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Behavioral Threat Assessments: Peace of Mind in a Complex World

It seems like everyday in the news we have bad people doing bad things to innocent people. It's not a new thing. Just go back throughout history and look at some of the bad actors that have committed heinous acts. There has been one major change throughout history and that's technology. What hasn't changed is that sinister human nature of targeted violence.

Gavin De Becker in the book "Gift of Fear" tells us that intuition is our most powerful tool in our personal arsenal. Like those times you are standing in a dark hallway waiting for the elevator. The doors open and a person is standing in the elevator. They just don't look right so you wait for the next elevator. A group of young teenagers are standing on a street corner and something doesn't feel right, so you cross the street to avoid them. You have just performed a threat assessment.

Threat assessments are performed in the workplace, at the home, at a church, at a school, or on the street. The objective is to strive for zero failure. There's an adage that has had many interpretations over the years "Amateurs practice until they get it right, professionals practice until they can't get it wrong." So, is it Bark verses Bite, is the threat credible or not credible, or are they making a threat or are they posing a threat? Violence can not be predicted, based on behavior, with 100% accuracy 100% of the time. But what can be done is an assessment to identify risk factors and data and to identify risk potential in the future.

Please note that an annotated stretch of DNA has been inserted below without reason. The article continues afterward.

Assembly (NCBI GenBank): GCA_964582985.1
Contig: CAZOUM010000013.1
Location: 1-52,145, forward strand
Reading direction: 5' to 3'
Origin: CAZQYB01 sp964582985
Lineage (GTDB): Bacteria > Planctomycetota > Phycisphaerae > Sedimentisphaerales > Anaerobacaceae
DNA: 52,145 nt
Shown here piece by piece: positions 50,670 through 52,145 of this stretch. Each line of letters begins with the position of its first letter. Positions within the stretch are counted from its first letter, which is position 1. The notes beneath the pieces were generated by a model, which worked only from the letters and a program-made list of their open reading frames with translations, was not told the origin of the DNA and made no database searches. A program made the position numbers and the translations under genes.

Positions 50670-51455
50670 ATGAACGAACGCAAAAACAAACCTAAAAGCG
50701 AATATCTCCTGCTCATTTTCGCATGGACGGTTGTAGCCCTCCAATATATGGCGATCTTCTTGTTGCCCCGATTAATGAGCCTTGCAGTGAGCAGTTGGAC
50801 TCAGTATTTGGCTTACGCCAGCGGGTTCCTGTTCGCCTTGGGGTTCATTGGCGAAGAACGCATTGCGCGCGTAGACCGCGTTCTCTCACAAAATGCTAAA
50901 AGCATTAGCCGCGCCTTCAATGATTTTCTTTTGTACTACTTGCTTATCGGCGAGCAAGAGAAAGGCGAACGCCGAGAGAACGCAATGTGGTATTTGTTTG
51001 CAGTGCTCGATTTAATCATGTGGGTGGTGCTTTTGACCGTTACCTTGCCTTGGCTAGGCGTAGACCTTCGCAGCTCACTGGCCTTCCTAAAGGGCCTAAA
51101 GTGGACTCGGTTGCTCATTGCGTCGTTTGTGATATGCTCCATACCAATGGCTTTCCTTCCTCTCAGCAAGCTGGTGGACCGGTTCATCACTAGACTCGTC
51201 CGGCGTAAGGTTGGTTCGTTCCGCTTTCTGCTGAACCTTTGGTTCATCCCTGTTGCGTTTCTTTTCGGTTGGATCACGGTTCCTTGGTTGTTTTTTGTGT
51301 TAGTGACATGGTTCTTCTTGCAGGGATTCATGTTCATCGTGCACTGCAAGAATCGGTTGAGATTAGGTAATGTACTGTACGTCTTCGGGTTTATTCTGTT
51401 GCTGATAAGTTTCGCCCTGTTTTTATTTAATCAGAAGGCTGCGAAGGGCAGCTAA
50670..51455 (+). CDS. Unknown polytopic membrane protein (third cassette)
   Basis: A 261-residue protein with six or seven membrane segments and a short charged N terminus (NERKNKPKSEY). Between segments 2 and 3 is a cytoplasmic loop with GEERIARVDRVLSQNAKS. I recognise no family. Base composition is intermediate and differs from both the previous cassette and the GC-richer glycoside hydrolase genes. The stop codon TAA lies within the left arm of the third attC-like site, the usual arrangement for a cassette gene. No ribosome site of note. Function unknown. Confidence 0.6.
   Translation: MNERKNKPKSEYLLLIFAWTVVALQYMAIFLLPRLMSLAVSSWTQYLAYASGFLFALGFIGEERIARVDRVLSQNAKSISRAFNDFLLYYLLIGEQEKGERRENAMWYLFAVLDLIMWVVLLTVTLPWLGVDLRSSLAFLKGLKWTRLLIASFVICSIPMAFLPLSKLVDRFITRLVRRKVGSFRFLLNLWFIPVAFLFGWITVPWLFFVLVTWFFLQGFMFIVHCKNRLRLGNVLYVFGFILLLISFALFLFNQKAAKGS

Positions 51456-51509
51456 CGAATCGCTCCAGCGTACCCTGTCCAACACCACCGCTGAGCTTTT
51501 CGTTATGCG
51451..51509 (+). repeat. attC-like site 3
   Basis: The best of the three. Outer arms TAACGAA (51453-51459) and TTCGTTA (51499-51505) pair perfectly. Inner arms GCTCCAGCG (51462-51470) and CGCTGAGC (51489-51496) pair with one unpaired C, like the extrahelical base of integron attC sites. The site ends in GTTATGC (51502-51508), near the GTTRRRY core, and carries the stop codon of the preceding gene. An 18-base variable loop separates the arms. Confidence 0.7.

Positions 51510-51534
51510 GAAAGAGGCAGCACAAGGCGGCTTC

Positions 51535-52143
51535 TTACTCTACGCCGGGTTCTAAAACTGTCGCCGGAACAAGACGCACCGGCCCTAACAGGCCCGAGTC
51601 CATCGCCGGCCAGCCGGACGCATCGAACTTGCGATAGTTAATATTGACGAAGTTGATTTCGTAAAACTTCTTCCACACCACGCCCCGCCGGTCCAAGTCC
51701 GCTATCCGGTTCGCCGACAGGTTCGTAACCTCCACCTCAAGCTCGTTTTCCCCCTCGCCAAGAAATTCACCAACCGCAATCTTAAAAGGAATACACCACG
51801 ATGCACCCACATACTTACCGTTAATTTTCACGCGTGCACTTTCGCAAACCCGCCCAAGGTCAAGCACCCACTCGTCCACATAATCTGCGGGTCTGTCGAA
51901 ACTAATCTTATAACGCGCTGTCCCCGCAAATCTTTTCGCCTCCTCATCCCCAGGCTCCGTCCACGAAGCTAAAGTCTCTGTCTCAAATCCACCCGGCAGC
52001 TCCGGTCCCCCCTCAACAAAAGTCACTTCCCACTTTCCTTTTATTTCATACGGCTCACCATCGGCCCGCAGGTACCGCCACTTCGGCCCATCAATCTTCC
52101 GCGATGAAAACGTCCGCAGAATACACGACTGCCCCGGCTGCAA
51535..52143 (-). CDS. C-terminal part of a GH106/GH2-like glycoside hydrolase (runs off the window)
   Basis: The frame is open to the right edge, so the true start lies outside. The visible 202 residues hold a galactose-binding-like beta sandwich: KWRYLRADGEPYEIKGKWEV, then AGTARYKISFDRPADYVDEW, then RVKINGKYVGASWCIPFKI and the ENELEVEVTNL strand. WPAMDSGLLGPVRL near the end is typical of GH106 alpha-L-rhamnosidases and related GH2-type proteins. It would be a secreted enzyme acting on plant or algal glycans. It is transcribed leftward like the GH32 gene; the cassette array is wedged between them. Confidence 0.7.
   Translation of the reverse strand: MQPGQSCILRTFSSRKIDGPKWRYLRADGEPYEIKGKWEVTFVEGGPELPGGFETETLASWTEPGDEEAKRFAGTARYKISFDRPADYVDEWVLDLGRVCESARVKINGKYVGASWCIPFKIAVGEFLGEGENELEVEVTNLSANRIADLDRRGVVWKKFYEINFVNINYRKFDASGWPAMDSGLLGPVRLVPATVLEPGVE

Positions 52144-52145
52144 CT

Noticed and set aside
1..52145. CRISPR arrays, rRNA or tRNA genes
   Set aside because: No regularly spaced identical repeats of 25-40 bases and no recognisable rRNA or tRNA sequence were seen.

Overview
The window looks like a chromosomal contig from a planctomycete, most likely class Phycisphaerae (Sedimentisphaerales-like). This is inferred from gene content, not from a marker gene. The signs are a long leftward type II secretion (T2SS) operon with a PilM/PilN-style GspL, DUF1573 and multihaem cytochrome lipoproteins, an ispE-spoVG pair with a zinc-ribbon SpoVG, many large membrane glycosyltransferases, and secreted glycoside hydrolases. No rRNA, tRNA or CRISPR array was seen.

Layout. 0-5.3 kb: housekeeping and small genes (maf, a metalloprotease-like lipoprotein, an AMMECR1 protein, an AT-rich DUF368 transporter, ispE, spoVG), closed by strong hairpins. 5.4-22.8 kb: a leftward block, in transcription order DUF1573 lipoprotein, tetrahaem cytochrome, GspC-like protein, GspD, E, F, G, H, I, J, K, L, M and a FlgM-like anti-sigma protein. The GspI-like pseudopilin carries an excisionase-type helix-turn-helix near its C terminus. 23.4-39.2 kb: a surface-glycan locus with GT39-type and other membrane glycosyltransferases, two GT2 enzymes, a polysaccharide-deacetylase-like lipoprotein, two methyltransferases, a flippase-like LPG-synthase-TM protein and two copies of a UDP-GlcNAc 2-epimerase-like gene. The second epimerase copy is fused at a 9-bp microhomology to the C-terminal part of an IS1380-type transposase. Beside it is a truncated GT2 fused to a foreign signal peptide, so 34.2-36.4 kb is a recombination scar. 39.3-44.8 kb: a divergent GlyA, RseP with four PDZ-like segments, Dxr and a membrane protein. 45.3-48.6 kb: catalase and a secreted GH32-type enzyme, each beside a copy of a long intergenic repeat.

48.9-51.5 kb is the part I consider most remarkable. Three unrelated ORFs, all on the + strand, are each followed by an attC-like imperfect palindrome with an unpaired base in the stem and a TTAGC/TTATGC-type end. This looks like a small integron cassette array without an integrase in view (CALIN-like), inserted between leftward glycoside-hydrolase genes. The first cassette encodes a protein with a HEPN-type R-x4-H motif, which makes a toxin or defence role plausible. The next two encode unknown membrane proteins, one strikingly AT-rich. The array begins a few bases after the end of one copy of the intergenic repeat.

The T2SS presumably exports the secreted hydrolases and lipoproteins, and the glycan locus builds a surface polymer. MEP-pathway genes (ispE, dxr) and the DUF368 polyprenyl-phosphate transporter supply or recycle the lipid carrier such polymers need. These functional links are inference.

So can you tell a difference between bark verses bite? Those who pose a threat do so by way of a pattern of repeated behaviors. Targeted violence is not spontaneous it's a pattern of repeated behaviors. It's not one thing it's a quantity of data that induces the violent behavior. It's a cluster of behaviors that is cause for concern.

The framework for a behavioral threat assessment is the title photo above; Threat posturing, preparatory behavior, and rehearsal fantasies. Threat posturing is a communicated threat, whether it's direct or indirect. It can be verbal or written. What makes a difference between credible and not credible is specificity. Preparatory behaviors involves the investment of time, planning, resources, etc. Rehearsal fantasies are more obsessive in nature. A person who is fixated on their target. The bad actor can not let a situation go. In fact they believe there's an injustice. They are injustice collectors. The Albert Ellis Institute defines injustice collecting as an act of creating and maintaining a mental list of wrongs committed by others.

Any one of the items in the framework raises a concern for threat potential. But, two or all three raises a significant concern in which we must start thinking about threat management and safety planning. Safety planning is the plan when the bad actor is on your door step. Restraining orders are not strategic they are a tool for the justice system. They will not help you when violence is at your front door. I want to leave you with the parting quote below by Abraham Lincoln.

"The best way to predict the future is to create it."

Author: Lee Barnard

  • 20 years in Law Enforcement

  • 30+ years if you include security

  • CPP through ASIS

  • Business Owner

  • Member of ATAP

  • Student of Crowd and Behavioral Science

  • Event Services

  • Security Consultant

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